A K12.com database containing almost 7 million student records was left open so that anyone with an internet connection could access it. On June 25, 2019, Comparitech and security researcher Bob Diachenko uncovered the exposure. The data leak involved a MongoDB instance that was made public.

K12.com provides online education programs for students. This exposure affected its A+nyWhere Learning System (A+LS) which is used by more than 1,100 school districts.

What information was exposed?

K12 exposed records.

The exposed database held almost 7 million (6,988,504) records containing students’ data. The information held within each record included:

  • Primary personal email address
  • Full name
  • Gender
  • Age
  • Birthdate
  • School name
  • Authentication keys for accessing ALS accounts and presentations
  • Other internal data

K12 data breach.

In this instance, an old version of MongoDB (2.6.4) was being utilized. This version of the database hasn’t been supported since October 2016. What’s more, the Remote Desktop Protocol (RDP) was enabled but not secured.

K12 remote desktop portal.

As a result, the database was indexed by both the Shodan and BinaryEdge search engines. This means the records contained on the database were visible to the public.

We discovered the indexed data on June 25 but it had been public since June 23 and the database wasn’t closed down until July 1. So, in all, the data leak lasted just over one week. It’s unclear whether or not any malicious parties accessed the data during the exposure.

K12 exposure.

Diachenko was able to get in touch with K12 reps with the assistance of Dissent Doe, the administrator of Databreaches.net. K12 was very responsive and provided the following statement.

“K12 takes data security very seriously.  Whenever we are advised of a potential security issue, we investigate the problem immediately, and take the appropriate actions to remedy the situation.”

Implications of exposed data

While the leak of this information isn’t as bad as, for example, the exposure of financial data or Social Security numbers, it does have its implications. These pieces of information can be used to target individual students in spear phishing and account takeover fraud. Having their school name made public could potentially put students at risk of physical harm.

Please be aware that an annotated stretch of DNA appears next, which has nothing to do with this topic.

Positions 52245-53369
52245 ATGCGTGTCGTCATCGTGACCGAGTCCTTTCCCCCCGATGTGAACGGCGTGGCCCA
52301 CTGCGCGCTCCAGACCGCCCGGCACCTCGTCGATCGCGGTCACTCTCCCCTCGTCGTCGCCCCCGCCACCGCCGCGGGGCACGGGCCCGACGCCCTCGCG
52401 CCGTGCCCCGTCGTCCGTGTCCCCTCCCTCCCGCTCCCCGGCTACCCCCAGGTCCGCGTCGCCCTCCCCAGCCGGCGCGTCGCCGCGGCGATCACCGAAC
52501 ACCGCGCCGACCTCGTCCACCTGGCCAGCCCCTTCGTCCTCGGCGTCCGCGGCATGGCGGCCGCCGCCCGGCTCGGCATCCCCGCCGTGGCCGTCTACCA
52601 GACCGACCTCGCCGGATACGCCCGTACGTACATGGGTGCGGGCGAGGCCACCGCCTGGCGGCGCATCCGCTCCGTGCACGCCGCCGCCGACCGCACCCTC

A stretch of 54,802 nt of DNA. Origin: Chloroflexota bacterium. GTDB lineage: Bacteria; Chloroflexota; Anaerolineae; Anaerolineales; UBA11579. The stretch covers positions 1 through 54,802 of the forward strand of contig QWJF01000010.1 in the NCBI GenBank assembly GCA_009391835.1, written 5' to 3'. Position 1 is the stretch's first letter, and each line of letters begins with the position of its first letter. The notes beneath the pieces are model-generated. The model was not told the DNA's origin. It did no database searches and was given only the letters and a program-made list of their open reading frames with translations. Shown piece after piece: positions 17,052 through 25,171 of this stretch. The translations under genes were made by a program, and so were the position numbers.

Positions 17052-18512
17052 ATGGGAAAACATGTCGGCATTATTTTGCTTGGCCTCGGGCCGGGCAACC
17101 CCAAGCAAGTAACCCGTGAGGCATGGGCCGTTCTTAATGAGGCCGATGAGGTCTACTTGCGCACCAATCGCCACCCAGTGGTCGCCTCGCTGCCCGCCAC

If you or your child has used K12.com’s A+LS, be on the lookout for things like login attempts for various accounts and phishing emails. Having an email address made public may also result in an increase in volume of spam emails you receive.

About K12.com

K12.com provides online learning programs to individuals and schools. It appears that this exposure only affected its A+LS software. Depending on the setup, this system can be accessed by students through a desktop client on home or school computers, or through the web both inside and outside of a school’s network. Personal information such as name, email address, and date of birth is required for each student to create an account.

The A+LS portal.

As far as we know, K12.com hasn’t been involved in any other data leaks in the past. However, this isn’t the first exposure affecting students in K-12 education and won’t be the last. Indeed, there were 122 K-12 cybersecurity incidents in 2018, involving 119 education agencies. As schools increasingly use technology, cybersecurity will continue to be a growing concern.